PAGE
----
Fifty Half Marathons in 50 States – Ormond Beach Observer | Dauktion

Emma Craik’s plan to run a half marathon in each of the 50 states did not have a glorious beginning.

Her first race in South Carolina in 2012 was a near-disaster. She ran with an injured leg and ended up tearing a hamstring and ruptured discs in her back. She completed the 13.1 mile walk and jog.

“I told her, don’t do it,” said her friend and physiotherapist Hella Reintjes, who is now laughing about it along with Craik.

This unfortunate start put Craik’s pursuit on hold for four years. The Ormond Beach resident returned to her search in 2016. Six years later, she’s walked 49 states, bringing friends and filling her travelogue with every sight she could find along the way.

She was scheduled to run her final half marathon in Maine on October 1st. But like her first race and most others in between, there is a story. This concerned Hurricane Ian. Craik and the entourage accompanying her for the occasion never made it to Orlando International Airport for her September 29 flight. The airport was closed anyway.

Instead, she worked at the hospital and a tree hit her house. But the damage was minimal. Maine needs to be moved. Their 10-year adventure never went smoothly anyway. But she seems to have loved every minute of it.

A DREAM DELAYED

Craik, 48, immigrated to the United States from Scotland in 1996. Her goal was to see the whole country, but life happened. She traveled for work, but did not have time for sightseeing, and then she had children.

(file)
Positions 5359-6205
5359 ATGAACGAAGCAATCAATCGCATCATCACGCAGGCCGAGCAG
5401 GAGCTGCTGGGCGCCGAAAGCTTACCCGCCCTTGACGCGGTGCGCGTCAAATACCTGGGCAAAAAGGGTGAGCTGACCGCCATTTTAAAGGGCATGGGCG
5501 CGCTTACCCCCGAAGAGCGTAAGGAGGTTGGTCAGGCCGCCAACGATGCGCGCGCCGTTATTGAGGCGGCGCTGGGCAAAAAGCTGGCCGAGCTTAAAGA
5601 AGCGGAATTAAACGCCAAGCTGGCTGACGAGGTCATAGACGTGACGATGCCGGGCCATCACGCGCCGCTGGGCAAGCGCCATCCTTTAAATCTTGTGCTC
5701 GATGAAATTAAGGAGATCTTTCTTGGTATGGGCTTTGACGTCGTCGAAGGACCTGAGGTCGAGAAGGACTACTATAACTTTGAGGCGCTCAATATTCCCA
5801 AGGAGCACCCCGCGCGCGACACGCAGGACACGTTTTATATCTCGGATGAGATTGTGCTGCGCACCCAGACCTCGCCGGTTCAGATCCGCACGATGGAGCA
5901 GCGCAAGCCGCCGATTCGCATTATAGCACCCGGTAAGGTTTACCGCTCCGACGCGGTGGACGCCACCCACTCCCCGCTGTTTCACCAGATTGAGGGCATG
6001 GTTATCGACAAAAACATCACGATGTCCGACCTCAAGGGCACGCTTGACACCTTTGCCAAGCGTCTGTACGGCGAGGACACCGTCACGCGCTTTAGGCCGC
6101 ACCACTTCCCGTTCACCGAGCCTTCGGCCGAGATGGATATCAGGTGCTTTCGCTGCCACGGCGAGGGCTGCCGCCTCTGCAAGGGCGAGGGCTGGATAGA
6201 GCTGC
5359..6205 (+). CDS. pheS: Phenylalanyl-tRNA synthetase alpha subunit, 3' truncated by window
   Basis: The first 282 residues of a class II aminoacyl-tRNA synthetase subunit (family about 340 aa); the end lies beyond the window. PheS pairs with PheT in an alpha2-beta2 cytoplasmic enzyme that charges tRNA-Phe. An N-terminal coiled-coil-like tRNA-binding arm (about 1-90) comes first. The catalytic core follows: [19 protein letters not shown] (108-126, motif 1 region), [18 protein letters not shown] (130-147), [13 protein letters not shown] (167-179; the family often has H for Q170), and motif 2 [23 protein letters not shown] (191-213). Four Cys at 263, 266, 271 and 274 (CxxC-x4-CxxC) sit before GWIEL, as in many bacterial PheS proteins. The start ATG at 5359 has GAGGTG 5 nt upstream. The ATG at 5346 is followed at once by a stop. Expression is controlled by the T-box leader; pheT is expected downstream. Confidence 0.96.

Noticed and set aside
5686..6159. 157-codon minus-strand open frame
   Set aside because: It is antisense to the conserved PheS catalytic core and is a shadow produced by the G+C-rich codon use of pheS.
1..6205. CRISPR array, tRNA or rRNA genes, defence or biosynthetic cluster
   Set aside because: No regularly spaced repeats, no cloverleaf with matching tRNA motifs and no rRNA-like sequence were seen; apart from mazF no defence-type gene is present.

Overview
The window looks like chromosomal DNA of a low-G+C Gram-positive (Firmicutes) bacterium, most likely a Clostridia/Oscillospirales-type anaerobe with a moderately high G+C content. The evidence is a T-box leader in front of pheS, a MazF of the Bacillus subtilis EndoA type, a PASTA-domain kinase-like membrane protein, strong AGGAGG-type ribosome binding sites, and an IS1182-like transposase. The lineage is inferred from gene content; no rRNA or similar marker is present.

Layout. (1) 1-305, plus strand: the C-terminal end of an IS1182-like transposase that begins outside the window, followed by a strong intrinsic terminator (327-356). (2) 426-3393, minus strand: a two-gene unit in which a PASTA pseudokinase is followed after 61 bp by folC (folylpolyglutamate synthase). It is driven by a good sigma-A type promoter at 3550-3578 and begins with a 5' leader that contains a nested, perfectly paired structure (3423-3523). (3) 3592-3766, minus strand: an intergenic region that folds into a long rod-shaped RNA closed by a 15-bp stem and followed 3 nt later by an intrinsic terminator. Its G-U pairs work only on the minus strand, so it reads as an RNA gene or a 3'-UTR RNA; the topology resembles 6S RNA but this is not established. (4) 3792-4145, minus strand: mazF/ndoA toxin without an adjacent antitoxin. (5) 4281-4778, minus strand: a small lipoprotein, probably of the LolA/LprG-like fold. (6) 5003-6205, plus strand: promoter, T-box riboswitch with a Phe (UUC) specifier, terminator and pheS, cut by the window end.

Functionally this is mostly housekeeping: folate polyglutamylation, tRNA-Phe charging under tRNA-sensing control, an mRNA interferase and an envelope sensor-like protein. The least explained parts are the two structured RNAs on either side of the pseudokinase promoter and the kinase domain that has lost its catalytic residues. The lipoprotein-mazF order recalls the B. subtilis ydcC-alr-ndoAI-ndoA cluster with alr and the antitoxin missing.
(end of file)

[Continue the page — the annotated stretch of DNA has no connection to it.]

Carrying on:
As she watched her two daughters play soccer, a thought came to her. Instead of just supporting her children, she wanted to be an active role model.

“I wanted to do something my kids could be proud of. And you are. Every time I’ve thought about quitting, they’re like, ‘No, you can’t quit. That’s brilliant. You have to keep going.’”

— EMMA CRAIK

“I wanted to do something my kids could be proud of,” she said. “And they are. Every time I’ve thought about quitting, they’re like, ‘No, you can’t quit. That’s brilliant. You have to keep going.'”

Her daughters, now 22 and 20, built her a wall display for her medals. Painted across the frame is the phrase, “I just felt like running – Forrest Gump.”

Craik has always lived an active lifestyle. She played field hockey and rugby in Scotland. She plays tennis and has run several 5 km (3.1 miles). She wanted her success to be more ambitious than a series of 5k races, so she chose to run half marathons. Now she jokingly says she should have looked into the 5Ks.

Her daughters Kira and Eryn joined her in Hawaii four or five years ago to run with her. They’ll never do it again, she joked.

“My older daughter was fine. My younger daughter Eryn complained all the time. She’s not a runner, but she actually placed first in her age group. And in the end she was very happy,” Craik said.

Hawaii was one of the states that surprised her.

“I never thought I’d like Hawaii because I live in Florida and you have the beach here, but it’s so different having the mountains and the rocks,” she said. “They ended up with this little church and a guy was playing Elvis tunes on his Blue Hawaii ukulele. It was just magical.”

CLIMB, FLY AND RUN